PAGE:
Imagine cleaning out your great-grandfather's house and finding $1 million. Well, not actually $1 million, but a bunch of baseball cards worth that amount of money.

A family, who has asked to remain anonymous, discovered seven identical T206 Ty Cobb cards that were printed between 1909 and 1911 in the home of their recently-deceased great-grandfather. Before the discovery, only 15 such cards were believed to still be in existence.

"I am not sure if any other baseball card find is more remarkable than this new discovery," Joe Orlando, the president of Professional Sports Authenticator in Newport Beach, Calif., said in a statement. "This is one of the greatest discoveries in the history of our hobby."

The last such discovery, according to Orlando, came in Georgia back in 1997 when five copies of the same card were found resting in between the pages of a book. This time, the seven Cobb cards were found in a paper bag in the great-grandfather's dilapidated house.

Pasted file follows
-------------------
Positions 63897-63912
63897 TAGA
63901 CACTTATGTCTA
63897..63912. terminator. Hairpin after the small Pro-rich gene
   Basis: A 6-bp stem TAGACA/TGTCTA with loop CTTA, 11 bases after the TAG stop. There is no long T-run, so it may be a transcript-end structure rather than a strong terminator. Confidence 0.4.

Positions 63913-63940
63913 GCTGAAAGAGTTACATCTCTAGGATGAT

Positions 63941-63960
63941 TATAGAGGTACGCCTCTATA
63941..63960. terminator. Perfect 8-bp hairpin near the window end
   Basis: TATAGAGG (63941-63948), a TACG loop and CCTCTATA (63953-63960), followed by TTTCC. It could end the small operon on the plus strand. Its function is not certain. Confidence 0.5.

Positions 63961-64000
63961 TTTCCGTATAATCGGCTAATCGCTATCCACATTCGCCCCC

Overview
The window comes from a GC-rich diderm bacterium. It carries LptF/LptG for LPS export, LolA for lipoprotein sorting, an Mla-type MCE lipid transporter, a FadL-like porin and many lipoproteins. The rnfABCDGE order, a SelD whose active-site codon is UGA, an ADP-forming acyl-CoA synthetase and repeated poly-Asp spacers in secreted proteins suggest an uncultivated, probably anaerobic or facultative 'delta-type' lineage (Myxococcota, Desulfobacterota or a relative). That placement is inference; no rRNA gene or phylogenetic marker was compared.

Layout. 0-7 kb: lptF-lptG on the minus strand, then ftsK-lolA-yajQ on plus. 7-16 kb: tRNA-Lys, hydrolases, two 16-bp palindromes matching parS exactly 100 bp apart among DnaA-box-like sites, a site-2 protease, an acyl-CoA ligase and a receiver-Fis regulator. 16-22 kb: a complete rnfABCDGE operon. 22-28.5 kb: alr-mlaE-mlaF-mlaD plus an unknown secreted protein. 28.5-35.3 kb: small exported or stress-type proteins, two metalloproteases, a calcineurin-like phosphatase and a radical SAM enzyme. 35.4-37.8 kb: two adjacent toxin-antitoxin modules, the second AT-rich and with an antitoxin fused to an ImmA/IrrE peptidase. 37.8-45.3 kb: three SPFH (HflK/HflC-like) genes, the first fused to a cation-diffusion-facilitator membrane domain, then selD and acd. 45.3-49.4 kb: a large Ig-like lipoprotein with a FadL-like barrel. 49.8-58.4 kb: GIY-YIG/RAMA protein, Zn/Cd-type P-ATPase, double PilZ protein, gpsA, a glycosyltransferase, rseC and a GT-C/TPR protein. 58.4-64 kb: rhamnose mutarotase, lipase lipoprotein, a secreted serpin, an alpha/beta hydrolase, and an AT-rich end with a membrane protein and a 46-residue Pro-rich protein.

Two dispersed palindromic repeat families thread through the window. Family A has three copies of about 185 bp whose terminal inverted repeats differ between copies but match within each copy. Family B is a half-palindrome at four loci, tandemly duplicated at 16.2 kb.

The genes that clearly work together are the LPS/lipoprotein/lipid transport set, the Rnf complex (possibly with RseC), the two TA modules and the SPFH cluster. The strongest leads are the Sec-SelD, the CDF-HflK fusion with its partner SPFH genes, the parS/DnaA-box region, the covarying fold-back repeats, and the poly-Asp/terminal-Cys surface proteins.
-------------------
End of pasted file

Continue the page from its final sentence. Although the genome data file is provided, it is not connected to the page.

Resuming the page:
The print on the back of the cards reads: "TY COBB - KING OF THE SMOKING TOBACCO WORLD."

The family brought the cards to Rick Snyder of MINT State Inc., who is a vintage football, basketball and baseball card dealer. At first, he doubted the authenticity of the cards because finding seven at once is "almost impossible."

According to experts, on a scale of 1-10, with 10 being mint condition, the cards rank somewhere between 3.5 and 4.5, which apparently is still a good condition for being more than 100 years old.

Cobb, who is regarded as one of the best baseball players of all time, was enshrined into the Hall of Fame back in 1936 and missed a unanimous induction by only four votes. During his 24-year career, he spent 22 of those seasons with the Detroit Tigers and two with the Philadelphia Athletics.

He still leads all of baseball with a career .366 batting average. He also maintained a .945 OPS and logged 4,189 hits, 2,244 runs scored, 117 home runs, 1,933 RBIs and 897 stolen bases in 3,034 career games. Cobb led the Tigers to three World Series appearances, but failed to capture a victory, which is the only notable aspect missing from his decorated résumé.